New bathroom fixtures and vanity and a bunch of paint.
You can make over an older place quite quickly without getting into major construction and expense.


I agree, a condo make-over is just too easy. The people that say they don't want the "hassle" of a renovation are nuts. PLAN very well in advance for delivery windows of all the custom-made goods like the cabinets, go live in a nice hotel for $3000 for a month, pay professional movers to pack, unpack and store your goods, and there is no hassle. Or at least there is not $50k or more worth of hassle, the difference between buying new and buying old and doing the reno.

#17 sebberry

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Posted 30 May 2010 - 11:26 AM

Really anywhere is a pretty good area. The thing to look at more carefully would be the building its self. A lot of our condos and apartments of some vintages are nearing points where they will need major repairs. So that really nice big 2 bedroom investment condo you bought for 250,000 suddenly doesn't seem very good when 2 years down the road the building needs a new roof, windows, and a total sheathing replacement.


You just have to make sure you buy into a well managed building with a good contingency fund. I've been in my place for 8 years and since then the roof has been replaced, the exterior has been painted and the place appears to be in reasonably good shape. The major expenses have been paid for out of the contingency fund, no special assessments were needed.

After my renos I still have a bigger place than many in town with upgrades easily on-par with new buildings (if not better in some cases).

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#18 yodsaker

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Posted 30 May 2010 - 03:01 PM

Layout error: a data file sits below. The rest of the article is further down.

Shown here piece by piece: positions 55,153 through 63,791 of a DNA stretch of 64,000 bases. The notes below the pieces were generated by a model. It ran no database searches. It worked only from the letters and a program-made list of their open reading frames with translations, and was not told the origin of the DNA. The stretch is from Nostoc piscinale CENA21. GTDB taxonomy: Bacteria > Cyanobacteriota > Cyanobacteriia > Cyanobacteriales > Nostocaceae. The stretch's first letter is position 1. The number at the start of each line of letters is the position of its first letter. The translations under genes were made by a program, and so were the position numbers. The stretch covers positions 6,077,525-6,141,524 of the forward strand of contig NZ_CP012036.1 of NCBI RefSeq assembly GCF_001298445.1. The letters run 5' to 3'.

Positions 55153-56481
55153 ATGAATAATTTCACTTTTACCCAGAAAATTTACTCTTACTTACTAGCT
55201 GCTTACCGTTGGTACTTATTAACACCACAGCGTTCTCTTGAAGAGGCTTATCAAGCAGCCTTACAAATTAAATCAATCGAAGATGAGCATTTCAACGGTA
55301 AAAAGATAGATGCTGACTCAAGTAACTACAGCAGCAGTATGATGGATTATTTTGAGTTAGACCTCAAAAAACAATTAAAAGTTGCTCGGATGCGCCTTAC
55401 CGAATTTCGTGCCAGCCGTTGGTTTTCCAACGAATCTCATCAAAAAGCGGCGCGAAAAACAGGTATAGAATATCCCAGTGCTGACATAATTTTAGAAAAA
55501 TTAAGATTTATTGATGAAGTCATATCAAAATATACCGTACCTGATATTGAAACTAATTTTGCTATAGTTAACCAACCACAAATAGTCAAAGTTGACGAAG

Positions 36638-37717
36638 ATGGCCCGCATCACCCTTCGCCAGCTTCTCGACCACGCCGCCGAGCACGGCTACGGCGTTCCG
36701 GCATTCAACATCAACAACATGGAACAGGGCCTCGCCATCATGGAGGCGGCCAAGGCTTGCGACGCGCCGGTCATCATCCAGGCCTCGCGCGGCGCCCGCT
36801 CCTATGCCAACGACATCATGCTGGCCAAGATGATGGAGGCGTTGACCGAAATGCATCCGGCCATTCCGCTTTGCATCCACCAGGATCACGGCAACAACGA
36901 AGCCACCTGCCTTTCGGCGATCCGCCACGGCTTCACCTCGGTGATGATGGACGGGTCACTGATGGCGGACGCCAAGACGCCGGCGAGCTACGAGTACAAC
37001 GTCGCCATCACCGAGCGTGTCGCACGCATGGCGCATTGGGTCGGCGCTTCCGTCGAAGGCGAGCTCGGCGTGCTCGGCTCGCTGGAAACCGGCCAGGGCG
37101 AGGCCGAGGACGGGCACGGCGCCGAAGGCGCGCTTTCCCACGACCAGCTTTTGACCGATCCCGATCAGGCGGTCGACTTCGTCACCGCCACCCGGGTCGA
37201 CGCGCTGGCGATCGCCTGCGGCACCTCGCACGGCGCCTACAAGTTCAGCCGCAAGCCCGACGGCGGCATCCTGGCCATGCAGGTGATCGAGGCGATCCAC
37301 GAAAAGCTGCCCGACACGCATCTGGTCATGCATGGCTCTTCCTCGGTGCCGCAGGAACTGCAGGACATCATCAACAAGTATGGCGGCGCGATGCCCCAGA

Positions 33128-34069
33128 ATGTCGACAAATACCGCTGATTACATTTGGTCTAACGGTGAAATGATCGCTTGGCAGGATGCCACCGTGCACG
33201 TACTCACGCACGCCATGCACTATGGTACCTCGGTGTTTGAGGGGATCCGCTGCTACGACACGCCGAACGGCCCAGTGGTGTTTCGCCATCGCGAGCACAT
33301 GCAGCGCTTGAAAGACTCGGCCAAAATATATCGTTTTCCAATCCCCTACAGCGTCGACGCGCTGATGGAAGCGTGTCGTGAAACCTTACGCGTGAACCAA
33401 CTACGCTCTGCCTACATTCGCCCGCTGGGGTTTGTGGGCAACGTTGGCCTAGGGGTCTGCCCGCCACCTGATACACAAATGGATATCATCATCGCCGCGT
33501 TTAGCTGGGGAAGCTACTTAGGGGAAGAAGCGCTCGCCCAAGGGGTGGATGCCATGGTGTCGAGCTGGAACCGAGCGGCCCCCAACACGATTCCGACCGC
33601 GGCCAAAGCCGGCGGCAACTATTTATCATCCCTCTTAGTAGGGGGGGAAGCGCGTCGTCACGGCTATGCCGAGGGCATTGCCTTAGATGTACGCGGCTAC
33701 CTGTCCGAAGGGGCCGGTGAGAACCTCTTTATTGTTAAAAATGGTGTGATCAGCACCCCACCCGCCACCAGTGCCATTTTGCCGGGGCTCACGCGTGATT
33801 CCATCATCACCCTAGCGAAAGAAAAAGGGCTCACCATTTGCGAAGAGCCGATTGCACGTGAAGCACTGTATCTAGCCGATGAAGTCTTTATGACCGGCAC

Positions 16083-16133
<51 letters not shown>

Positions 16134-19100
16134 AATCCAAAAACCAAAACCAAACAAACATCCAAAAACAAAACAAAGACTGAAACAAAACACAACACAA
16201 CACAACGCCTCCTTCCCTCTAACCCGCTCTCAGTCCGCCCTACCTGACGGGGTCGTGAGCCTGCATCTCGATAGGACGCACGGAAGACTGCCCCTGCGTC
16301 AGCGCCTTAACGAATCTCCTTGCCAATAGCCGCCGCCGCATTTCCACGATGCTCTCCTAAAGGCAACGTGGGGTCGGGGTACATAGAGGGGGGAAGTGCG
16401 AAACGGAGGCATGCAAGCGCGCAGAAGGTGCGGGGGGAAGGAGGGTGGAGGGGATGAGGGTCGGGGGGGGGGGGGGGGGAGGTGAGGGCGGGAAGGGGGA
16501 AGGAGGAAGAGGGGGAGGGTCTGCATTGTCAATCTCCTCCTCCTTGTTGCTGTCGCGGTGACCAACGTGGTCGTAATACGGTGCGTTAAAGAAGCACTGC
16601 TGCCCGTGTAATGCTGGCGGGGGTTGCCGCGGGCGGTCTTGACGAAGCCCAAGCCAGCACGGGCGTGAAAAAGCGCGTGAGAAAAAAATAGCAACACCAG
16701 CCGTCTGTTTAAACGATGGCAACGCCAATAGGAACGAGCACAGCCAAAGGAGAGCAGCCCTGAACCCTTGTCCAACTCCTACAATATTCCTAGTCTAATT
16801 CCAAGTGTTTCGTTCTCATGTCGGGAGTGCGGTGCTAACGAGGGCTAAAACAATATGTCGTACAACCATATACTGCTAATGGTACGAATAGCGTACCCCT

Here's a good example of a very nicely-renovated 1970 Oak Bay 1-bedroom suite, sold for $274,900.
Once a basic box but look now at the slide show on this link:

http://www.suzannemi...ilding_id=90578

#19 MarkoJ

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Posted 30 May 2010 - 04:39 PM

Here's a good example of a very nicely-renovated 1970 Oak Bay 1-bedroom suite, sold for $274,900.
Once a basic box but look now at the slide show on this link:

http://www.suzannemi...ilding_id=90578


It sold for $382 per sq/ft.

1000 two bedroom sq/ft condo sold at the Falls last week for $399,000 = $399 per sq/ft. Strata fee = $252/month

So ground floor, 1970s unit renovated with laminate and white appliances for $382 sq/ft, they could have at least put some granite in? Versus brand new building, concrete, superb location, secured underground parking, pool, heat pump in each unit, granite, etc...

How do you even compare the two? The difference in the cost of appliances alone brings the price per sq/ft to above even. Probably similar strata fee per sq/ft as well.

#20 Guest_Marcat_*

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Posted 30 May 2010 - 04:47 PM

It sold for $382 per sq/ft.

1000 two bedroom sq/ft condo sold at the Falls last week for $399,000 = $399 per sq/ft. Strata fee = $252/month

So ground floor, 1970s unit renovated with laminate and white appliances for $382 sq/ft, they could have at least put some granite in? Versus brand new building, concrete, superb location, secured underground parking, pool, heat pump in each unit, granite, etc...

How do you even compare the two? The difference in the cost of appliances alone brings the price per sq/ft to above even. Probably similar strata fee per sq/ft as well.


I must say I agree with a point here. How do you compare a 1970's wood frame condo in Oak Bay, or anywhere within the Greater Victoria region to a brand new, Concrete building, with brand new appliances, brand new finishing, state of the art wiring and electronic set up, in many cases other amenities such as pools, media rooms, in some cases green intiatives, state of the art sound proofing and insulation and fire proofing etc etc etc. I'm sorry I've been around the block long enough to know if I was to shell out a few of my own bucks I would not be buying a wood frame condo for any price, especially from the 1970s when I could spend a little bit more and wind up with a brand new state of the art concrete condo.

If you aren't comfortable with purchasing on a presale, as has been indicated there are numerous deals to be had on recent developments such as Bayview, the Falls, I'm sure Aria still has some available as well. Or wait until Chard has completed the 834 if you are dead set on that building.

My advice is don't take these penny pinching price comparisons, you simply cannot compare a wood frame condo to a concrete structure condo, don't let pretty renovations on wood frame, for a few bucks less sway, you'll be far happier in a concrete building.